BIRDSEYE VIEW POSTS

Since 2012 on the now retired Weather Underground blogs, I have been posting annotated "birdseye view" charts of the Atlantic basin, with a detailed explanation and forecasting that references the chart. From there you may know me as "NCHurricane2009." While I now do these "birdseye view" posts here, I will continue to do comments at Yale Climate Connections via Disqus where the former Weather Underground community has moved to. Feel free to reply to me there, at my Disqus feed at this link, or via e-mail at IOHurricanes@outlook.com 

 
 
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MY 2022 ATLANTIC HURRICANE SEASON BIRDSEYE VIEW POST #126

*******Note that forecast and outlooks in this post are NOT the official forecast from the National Hurricane Center (NHC). They are my own detailed views on the Atlantic tropics based on current observations and latest computer model runs. As such do not make decisions based on my posts...consult news media...watches and warnings from your local weather office...and any evacuation orders issued by local governments to make the most informed and best decisions. Visit the NHC website hurricanes.gov (hurricanes dot gov) for the latest watches/warnings and official forecasts on active tropical cyclones.**********


...TUESDAY OCTOBER 11 2022 3:04 AM EDT...

Julia has dissipated as a tropical cyclone while making landfall over southwestern Guatemala... however the outer northern circulation of Julia's remnants is being monitored for signs of development in the Bay of Campeche. See Remnants of Julia and area of interest #39 section below for more information. Elsewhere... continuing to watch for the potential formation of an open central Atlantic subtropical or tropical disturbance this week. See area of interest #38 section below for more information.


New to this site this year... I will be sequentially numbering up areas of interest for possible Atlantic tropical development. In this scheme... will reset back to #1 at the start of next year (January 2023). The current areas of interest in this blog post are designated #38 and #39 as the other numbers were used in previous birdseye view posts. This scheme is to reduce confusion as Atlantic tropical activity increases during the peak of the hurricane season... when multiple simultaneous areas of interest begin and end which previously required shuffling around the area of interest numbers from update to update.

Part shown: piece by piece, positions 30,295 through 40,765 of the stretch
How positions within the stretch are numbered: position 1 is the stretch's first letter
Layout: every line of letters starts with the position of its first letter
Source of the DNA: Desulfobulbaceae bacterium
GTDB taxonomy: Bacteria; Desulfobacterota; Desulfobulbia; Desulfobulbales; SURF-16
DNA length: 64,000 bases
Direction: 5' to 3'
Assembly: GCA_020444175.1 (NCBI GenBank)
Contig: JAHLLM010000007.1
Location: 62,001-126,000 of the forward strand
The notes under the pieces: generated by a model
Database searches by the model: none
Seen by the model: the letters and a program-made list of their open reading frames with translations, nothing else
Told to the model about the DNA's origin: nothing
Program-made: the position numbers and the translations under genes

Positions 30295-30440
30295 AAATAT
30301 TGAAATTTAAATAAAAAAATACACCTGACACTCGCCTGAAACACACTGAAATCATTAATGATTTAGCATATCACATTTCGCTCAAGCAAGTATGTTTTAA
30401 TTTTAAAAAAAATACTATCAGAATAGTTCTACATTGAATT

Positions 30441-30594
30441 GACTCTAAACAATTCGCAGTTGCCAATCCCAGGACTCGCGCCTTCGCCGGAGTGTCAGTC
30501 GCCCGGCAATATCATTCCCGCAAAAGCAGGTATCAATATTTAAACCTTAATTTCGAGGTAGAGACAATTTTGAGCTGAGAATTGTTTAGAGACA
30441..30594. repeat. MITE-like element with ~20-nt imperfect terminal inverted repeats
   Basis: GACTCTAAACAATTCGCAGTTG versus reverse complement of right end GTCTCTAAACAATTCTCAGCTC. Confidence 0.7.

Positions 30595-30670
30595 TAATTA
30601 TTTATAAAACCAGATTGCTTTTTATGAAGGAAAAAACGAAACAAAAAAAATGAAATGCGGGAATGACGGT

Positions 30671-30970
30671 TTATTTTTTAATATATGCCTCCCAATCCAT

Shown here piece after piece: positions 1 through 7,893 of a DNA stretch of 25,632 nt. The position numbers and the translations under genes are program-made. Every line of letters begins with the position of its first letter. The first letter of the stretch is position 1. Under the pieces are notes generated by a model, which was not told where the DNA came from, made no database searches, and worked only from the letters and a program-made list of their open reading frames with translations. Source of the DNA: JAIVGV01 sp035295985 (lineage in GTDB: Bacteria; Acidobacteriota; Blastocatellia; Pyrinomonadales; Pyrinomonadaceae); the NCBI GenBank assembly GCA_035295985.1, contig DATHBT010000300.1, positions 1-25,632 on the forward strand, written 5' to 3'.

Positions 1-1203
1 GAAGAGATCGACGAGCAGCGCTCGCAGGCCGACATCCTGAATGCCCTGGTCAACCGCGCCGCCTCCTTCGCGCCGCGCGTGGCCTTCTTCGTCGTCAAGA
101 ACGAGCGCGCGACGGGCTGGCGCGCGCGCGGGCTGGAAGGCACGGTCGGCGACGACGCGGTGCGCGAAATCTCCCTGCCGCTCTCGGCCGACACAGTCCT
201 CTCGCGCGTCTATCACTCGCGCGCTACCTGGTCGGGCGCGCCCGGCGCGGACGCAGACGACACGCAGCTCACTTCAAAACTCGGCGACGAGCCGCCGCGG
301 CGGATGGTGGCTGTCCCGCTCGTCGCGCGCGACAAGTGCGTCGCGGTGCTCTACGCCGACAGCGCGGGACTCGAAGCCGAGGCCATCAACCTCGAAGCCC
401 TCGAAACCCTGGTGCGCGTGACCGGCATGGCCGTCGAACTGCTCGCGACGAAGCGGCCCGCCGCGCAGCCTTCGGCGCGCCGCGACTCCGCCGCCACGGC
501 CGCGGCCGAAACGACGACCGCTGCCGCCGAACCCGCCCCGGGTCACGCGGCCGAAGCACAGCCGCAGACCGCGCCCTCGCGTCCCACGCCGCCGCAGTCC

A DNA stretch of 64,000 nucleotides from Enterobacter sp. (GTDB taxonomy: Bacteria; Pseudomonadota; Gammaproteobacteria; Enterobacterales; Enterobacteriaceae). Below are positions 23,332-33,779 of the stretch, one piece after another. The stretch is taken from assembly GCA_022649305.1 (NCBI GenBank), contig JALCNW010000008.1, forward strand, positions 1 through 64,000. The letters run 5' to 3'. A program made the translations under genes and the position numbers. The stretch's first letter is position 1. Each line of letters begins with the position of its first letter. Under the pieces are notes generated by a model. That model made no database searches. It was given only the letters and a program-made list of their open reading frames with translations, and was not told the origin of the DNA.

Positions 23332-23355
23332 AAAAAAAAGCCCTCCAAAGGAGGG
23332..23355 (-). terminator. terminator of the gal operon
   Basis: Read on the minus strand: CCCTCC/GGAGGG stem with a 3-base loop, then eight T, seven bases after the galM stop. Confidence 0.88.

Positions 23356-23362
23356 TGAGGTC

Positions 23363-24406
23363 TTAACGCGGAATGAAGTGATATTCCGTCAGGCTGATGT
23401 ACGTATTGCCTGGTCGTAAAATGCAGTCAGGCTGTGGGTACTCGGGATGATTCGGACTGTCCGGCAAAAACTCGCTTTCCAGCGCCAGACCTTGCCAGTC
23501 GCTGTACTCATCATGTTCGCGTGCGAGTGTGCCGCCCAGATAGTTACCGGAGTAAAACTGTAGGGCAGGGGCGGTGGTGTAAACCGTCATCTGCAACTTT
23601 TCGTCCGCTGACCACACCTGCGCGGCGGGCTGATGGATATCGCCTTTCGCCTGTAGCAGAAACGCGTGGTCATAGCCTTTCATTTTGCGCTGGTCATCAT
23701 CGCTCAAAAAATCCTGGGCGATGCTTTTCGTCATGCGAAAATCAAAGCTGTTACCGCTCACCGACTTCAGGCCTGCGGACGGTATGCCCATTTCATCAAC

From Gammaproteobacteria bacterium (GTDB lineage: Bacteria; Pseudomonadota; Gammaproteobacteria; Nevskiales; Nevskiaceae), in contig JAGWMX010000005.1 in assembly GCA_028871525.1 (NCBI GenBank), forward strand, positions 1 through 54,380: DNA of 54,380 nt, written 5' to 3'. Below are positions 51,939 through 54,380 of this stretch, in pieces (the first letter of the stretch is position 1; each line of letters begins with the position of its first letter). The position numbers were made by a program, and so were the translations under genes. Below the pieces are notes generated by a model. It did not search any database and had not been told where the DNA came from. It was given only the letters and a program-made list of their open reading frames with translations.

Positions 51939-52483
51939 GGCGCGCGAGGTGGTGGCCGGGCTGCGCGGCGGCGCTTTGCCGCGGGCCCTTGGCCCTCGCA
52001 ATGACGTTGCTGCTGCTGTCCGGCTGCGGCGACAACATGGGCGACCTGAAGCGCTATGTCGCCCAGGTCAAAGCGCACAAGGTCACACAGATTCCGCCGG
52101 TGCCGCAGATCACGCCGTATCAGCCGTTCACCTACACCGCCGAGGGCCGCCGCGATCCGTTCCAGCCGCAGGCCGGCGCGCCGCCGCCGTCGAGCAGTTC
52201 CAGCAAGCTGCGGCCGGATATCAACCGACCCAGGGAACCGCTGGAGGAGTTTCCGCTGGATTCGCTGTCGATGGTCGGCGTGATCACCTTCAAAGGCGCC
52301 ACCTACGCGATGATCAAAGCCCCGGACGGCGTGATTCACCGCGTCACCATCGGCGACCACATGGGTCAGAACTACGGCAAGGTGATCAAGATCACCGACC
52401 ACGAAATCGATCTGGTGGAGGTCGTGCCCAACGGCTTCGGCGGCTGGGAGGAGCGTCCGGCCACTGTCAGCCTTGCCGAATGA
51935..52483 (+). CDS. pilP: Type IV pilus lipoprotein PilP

REMNANTS OF JULIA... The circulation center of what was minimal Tropical Storm Julia made landfall over southwestern Guatemala on Monday afternoon where it proceeded to dissipate. The remaining and rather large outer circulation of the storm has become elongated southwest-to-northeast while stretching from the eastern Pacific to the Bay of Campeche... Yucatan peninsula of Mexico... and western Caribbean. This remaining circulation is expected to split into two disturbances... one to the southwest in the eastern Pacific to track westward and parallel to the south Pacific coast of Mexico... and another to the northeast which will be monitored for signs of tropical development in the Bay of Campeche while becoming entangled with a cold front to be driven across the Gulf of Mexico by a sprawling frontal cyclone that is beginning to develop over North America. Because this site is dedicated to Atlantic tropical activity... the eastern Pacific disturbance will not be covered on this blog... refer to the NHC eastern Pacific tropical weather outlook at hurricanes.gov (hurricanes dot gov) for more information on the eastern Pacific system. See area of interest #39 section below for more information on the Bay of Campeche disturbance.